To be fair, engineers created the first Instagram and cloud computing service, too.
The difference is not in the attitudes of the people that come here. The difference is in us. We used to let people stay and now we send them home after they get their education or their contract runs out. It's the dumbest possible move on our part. Once we have invested in educating or training someone productive we should encourage that person to stay, not send him or her home.
"The year was 2081 and everyone was finally equal."
- Kurt Vonnegut, Jr.
This is how I used to do it. Then I discovered that the concept is just too difficult for some people and those people will sometimes be on my team and everything will go awry.
So, we use spaces now.
I think this experience may be the source of the "flip" mentioned in TFS.
It's ok, I don't live there.
Iowa was getting nearly 30% of their power from wind energy two years ago, already.
I'm sorry. This is Slashdot so we'll be needing a car analogy.
Eating slowly helps with putting down the knife and fork while some of the calories are still on the plate.
Software update is software to call it to you when it calculates that you will not be able to make it to your destination.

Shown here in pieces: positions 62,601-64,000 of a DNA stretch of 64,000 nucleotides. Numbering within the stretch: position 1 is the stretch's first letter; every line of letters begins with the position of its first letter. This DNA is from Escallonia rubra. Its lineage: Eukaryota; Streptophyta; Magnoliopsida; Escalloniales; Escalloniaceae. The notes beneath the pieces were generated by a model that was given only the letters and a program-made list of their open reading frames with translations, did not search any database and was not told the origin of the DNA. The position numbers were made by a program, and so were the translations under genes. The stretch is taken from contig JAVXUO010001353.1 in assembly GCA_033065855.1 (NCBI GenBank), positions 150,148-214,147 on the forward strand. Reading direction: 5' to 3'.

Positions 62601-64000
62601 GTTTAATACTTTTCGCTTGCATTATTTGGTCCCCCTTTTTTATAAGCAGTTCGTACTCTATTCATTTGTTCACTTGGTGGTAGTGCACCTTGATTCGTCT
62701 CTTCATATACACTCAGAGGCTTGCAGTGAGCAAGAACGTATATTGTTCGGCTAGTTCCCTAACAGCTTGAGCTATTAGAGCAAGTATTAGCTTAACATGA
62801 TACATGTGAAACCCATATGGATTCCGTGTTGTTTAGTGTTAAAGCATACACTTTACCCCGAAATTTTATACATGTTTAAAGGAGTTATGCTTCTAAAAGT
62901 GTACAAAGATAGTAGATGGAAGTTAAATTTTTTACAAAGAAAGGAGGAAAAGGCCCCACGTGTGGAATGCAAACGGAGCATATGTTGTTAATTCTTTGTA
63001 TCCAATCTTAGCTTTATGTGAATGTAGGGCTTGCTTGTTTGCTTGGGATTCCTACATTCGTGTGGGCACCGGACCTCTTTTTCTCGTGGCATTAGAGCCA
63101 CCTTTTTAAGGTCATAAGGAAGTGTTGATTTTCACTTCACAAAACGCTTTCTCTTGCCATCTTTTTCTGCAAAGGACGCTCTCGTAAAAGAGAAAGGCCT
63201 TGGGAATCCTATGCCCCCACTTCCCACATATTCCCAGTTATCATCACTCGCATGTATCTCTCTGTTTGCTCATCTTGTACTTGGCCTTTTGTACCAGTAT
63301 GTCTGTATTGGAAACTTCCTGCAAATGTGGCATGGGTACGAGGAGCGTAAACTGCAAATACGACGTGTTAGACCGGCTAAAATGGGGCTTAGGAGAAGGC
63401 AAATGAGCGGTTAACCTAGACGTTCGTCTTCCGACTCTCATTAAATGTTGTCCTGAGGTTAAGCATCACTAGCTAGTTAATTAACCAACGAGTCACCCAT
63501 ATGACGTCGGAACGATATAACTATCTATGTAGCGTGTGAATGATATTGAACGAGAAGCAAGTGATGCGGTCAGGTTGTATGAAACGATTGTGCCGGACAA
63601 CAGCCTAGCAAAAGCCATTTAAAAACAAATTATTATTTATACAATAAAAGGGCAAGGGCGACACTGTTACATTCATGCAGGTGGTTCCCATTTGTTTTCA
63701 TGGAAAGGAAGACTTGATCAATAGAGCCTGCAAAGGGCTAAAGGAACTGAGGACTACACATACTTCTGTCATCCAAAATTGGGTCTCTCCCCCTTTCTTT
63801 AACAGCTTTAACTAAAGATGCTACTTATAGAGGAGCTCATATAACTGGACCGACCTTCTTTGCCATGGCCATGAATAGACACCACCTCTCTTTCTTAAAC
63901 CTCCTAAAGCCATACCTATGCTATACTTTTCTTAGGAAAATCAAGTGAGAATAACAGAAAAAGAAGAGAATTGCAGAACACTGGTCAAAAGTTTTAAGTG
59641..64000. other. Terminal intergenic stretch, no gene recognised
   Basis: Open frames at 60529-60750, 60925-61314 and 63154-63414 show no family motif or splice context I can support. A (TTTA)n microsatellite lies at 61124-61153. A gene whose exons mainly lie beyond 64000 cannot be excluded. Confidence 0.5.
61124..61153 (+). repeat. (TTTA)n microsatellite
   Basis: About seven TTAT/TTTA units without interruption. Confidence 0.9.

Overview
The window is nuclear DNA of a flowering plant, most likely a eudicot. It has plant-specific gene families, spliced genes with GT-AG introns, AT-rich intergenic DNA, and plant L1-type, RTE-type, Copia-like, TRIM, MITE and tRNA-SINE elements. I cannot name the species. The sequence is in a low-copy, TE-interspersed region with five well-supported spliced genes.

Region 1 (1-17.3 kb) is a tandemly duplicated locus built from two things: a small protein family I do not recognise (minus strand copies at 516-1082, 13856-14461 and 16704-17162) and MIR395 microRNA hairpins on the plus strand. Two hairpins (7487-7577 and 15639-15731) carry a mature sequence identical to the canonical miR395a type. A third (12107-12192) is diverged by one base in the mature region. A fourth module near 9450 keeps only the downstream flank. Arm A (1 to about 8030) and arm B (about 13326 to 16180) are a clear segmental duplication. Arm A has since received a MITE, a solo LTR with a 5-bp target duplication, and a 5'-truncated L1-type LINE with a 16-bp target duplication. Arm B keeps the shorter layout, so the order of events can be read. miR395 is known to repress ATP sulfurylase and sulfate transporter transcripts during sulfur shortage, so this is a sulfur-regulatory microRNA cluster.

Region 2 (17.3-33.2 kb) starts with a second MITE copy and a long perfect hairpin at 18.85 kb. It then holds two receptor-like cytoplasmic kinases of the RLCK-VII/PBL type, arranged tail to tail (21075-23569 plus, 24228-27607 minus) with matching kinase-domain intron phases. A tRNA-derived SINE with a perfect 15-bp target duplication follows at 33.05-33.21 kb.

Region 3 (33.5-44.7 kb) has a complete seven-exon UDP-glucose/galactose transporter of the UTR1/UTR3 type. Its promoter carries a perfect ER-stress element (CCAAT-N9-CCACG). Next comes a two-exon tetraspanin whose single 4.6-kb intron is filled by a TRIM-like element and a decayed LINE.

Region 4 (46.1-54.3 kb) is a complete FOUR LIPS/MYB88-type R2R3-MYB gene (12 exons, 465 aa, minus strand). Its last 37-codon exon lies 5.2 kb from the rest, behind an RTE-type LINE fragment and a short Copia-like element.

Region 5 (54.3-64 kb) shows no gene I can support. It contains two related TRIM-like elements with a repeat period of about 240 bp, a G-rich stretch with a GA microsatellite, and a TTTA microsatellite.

I mean, as long as we're all speculating I may as well throw in my prognostication.
Slashdot. Seriously? The Post button is all but completely hidden and elements are randomly overlaying other elements. Sigs are on top of the reply links. "You may like to read links" overlay the "voting on submissions" text. Buttons appear and disappear as you hover over them. Everything just has a smashed-together feel.
Is it really so very, very hard to just leave things alone?
Interestingly, that is exactly the situation the article describes as ideal for hiring an agent: developers who want short-term contracts.
It goes on to say that a regular recruiter might be the best route for someone looking for a permanent position.
It's not 120 times. It's 120 orders of magnitude or 1,000,000,000, 000,000,000,000,000,000,000, 000,000,000,000,000,000,000,000,000,000,000,000,000,000,000,000, 000,000,000,000,000,000,000, 000,000,000,000,000,000,000.
(the spaces are to get past the lameness filter)
Touché. I guess I wasn't clear. #define lets you change which symbol you use to enclose code blocks. But when you said your language should give you a choice, I thought you meant "a choice between using indentation and using block enclosing symbols."
Wait... You work in a language that gives you a choice of how to enclose code blocks? What language is that?